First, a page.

Here’s some guidance and inspiration to get you on your way: 

Some questions to think about during your 30 days of something new: 1. Was your effort contagious? Did it lead to others welcoming something new? 2. How did it impact the quality of your days? Your mood? What was its gift? 3. What did you learn about your relationship with your “ruts”? Did your 30 days teach you something about why they are so hard for you to step out of? 4. In what way was this spiritual for you? 5. Do you think it will stick? Did something actually change for you? Are you now less likely to slide back into your old habits and the status quo?
A NOTE: If you can’t pull off an entire 30 days, feel free to pick a different period of time.

Other Media That Might Inspire or Provoke:

Podcasts, Music, and Videos


What if Starbucks Marketed Like a Church?: A Cautionary Tale

On Being: Belonging Creates and Undoes Us Both 

Would You Harbor Me, by Sweet Honey in the Rock

Articles, Books, and Poems

Marginal Wisdom, by Leslie Takahashi
You're in the Wrong Bathroom: And 20 Other Myths and Misconceptions About Transgender and Gender Non-conforming People, by Laura Erickson-Schroth and Laura A. Jacobs 

Religious Community Is Not Enough, by Tom Schade

For Young Souls:

Faith In Action: Welcoming Congregation Renewal

IMG_1416OUUC is currently in the process of renewing its Welcoming Congregation status. The Renewal Team was recognized by the Board last May, and approval by the congregation will be requested at the next congregational meeting. 

Look for the new sign we received that now hangs in the Commons to the left of the office hallway! The renewal team meets on the 1st Sunday of each month, 12:30, at OUUC, and welcomes all to attend.

To receive other recommendations, words of wisdom, reflection questions, and more all through the month as we engage with this theme, join the OUUC Soul Matters Facebook Group!
In This Issue
  • Sara's Reflections
  • Reflection Questions
  • Spiritual Exercise
  • Recommended Media
  • For Young Souls
  • Words of Wisdom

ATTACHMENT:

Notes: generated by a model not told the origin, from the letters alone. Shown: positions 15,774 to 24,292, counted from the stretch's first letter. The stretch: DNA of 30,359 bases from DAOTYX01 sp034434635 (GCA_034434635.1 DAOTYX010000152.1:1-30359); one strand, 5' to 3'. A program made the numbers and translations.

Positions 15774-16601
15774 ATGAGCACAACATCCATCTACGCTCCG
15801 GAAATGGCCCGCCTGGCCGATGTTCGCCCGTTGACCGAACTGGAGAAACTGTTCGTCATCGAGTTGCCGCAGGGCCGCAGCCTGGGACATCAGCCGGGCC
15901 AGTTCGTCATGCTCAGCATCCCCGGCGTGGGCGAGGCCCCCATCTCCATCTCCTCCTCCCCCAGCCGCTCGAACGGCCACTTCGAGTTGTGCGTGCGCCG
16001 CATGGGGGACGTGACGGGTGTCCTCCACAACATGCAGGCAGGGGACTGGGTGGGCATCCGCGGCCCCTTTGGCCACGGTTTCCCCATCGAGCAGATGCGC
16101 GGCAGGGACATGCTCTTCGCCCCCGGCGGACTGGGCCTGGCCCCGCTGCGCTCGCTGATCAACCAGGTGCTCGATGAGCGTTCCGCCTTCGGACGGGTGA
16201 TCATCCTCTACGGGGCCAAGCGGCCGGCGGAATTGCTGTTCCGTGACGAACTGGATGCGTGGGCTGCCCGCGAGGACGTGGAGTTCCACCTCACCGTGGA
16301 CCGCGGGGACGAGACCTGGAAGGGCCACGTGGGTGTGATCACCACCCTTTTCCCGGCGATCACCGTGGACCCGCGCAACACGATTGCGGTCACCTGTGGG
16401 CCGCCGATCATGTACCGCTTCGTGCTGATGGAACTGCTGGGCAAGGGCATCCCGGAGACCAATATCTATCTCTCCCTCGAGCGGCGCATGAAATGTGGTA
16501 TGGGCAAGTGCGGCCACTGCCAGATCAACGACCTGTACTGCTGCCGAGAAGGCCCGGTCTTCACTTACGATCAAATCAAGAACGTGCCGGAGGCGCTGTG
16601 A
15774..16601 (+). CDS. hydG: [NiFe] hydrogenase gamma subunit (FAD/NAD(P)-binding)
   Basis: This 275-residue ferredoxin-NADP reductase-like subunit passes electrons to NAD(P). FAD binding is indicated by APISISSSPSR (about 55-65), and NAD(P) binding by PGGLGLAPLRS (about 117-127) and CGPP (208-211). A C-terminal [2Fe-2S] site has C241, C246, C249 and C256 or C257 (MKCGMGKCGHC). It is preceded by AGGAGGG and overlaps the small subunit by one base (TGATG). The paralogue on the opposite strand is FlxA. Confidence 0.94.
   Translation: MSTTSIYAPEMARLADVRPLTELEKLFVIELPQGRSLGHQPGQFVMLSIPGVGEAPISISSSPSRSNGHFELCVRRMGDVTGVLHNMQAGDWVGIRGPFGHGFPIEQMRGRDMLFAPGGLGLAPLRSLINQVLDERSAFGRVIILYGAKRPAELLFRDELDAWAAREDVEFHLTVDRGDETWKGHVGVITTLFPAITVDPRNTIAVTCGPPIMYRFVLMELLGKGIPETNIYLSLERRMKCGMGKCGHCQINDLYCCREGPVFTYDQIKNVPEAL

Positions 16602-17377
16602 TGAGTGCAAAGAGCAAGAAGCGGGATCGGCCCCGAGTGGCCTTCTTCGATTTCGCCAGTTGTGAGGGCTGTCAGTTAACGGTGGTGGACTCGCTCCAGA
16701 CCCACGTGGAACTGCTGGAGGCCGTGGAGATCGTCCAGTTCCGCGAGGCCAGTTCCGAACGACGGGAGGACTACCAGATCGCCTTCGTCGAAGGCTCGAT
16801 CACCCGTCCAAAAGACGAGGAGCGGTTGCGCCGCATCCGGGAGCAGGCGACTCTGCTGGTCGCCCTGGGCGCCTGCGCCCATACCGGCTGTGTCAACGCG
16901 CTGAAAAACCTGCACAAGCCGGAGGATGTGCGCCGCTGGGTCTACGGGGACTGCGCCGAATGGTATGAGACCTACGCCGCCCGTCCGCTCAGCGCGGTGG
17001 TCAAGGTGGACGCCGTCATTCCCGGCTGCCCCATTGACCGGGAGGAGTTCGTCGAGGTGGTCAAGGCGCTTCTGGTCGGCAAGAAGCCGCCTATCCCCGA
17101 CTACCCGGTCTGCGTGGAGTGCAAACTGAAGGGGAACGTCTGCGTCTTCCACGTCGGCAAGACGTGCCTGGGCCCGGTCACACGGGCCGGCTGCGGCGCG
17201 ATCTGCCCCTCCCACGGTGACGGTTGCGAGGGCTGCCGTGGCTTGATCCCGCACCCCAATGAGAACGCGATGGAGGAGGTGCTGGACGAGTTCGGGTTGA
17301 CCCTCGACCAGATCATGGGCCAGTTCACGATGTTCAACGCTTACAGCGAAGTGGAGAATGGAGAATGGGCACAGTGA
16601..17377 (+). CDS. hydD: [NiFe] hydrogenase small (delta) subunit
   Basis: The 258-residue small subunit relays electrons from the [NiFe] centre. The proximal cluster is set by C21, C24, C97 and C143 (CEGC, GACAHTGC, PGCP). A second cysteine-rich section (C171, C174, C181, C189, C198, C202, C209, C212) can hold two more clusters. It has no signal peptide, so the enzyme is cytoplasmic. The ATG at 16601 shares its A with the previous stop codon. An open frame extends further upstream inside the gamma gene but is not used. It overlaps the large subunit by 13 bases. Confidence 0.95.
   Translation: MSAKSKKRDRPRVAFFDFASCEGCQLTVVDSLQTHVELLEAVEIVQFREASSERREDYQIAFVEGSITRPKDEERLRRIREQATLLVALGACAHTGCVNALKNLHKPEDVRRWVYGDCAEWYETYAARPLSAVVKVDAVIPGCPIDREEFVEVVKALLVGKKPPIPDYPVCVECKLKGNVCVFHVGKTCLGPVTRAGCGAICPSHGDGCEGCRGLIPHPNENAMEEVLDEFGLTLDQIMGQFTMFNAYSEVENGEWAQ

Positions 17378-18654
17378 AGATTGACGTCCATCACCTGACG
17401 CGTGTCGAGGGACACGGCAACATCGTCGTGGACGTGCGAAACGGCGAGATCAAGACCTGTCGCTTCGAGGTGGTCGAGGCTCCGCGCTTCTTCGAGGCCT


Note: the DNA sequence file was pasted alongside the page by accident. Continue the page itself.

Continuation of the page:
ouuc chalice

Invitation by Shel Silverstein

If you are a dreamer, come in.

If you are a dreamer, a wisher, a liar,

A hope-er, a pray-er, a magic bean buyer. If you’re a pretender, come sit by my fire, For we have some flax golden tales to spin.

Come in!

Come in!

He drew a circle that shut me out-- Heretic, a rebel, a thing to flout.

But Love and I had the wit to win:

We drew a circle that took him in!

- Edwin Markham

Here we are – all of us – all upon this planet, bound together in a common destiny, Living our lives between the briefness of the daylight and the dark. Kindred in this, each lighted by the same precarious, flickering flame of life, how does it happen that we are not kindred in all things else? How strange and foolish are these walls of separation that divide us!                                              - A. Powell Davies

"Hospitality means primarily the creation of a free space where the stranger can enter and become a friend instead of an enemy.

Hospitality is not to change people, but to offer them space where change can take place. It is not to bring men and women over to our side, but to offer freedom not disturbed by dividing lines.

It is not to lead our neighbor into a corner where there are no alternatives left, but to open a wide spectrum of options for choice and commitment.

It is not an educated intimidation with good books, good stories, and good works, but the liberation of fearful hearts so that words can find roots and bear ample fruit" 

   - Henri Nouwen

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Olympia Unitarian Universalist Congregation
2315 Division St NW
Olympia, Washington 98502